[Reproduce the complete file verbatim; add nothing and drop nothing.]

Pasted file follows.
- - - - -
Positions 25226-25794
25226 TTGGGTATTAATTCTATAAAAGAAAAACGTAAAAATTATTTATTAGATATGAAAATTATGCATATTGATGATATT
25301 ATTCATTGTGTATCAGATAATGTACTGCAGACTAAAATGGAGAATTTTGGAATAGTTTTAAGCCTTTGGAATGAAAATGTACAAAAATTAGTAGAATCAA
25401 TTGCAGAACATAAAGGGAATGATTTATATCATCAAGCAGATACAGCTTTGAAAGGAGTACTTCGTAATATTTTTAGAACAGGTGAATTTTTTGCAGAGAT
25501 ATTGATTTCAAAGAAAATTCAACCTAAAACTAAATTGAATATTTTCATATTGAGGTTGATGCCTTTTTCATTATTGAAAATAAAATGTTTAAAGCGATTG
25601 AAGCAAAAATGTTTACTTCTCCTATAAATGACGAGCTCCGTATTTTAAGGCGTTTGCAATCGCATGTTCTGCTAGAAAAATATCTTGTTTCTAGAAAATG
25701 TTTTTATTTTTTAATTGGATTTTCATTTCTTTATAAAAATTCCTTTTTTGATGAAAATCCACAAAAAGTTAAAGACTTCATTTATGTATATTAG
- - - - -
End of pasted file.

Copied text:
Positions 25226-25794
25226 TTGGGTATTAATTCTATAAAAGAAAAACGTAAAAATTATTTATTAGATATGAAAATTATGCATATTGATGATATT
25301 ATTCATTGTGTATCAGATAATGTACTGCAGACTAAAATGGAGAATTTTGGAATAGTTTTAAGCCTTTGGAATGAAAATGTACAAAAATTAGTAGAATCAA
25401 TTGCAGAACATAAAGGGAATGATTTATATCATCAAGCAGATACAGCTTTGAAAGGAGTACTTCGTAATATTTTTAGAACAGGTGAATTTTTTGCAGAGAT
25501 ATTGATTTCAAAGAAAATTCAACCTAAAACTAAATTGAATATTTTCATATTGAGGTTGATGCCTTTTTCATTATTGAAAATAAAATGTTTAAAGCGATTG
25601 AAGCAAAAATGTTTACTTCTCCTATAAATGACGAGCTCCGTATTTTAAGGCGTTTGCAATCGCATGTTCTGCTAGAAAAATATCTTGTTTCTAGAAAATG
25701 TTTTTATTTTTTAATTGGATTTTCATTTCTTTATAAAAATTCCTTTTTTGATGAAAATCCACAAAAAGTTAAAGACTTCATTTATGTATATTAG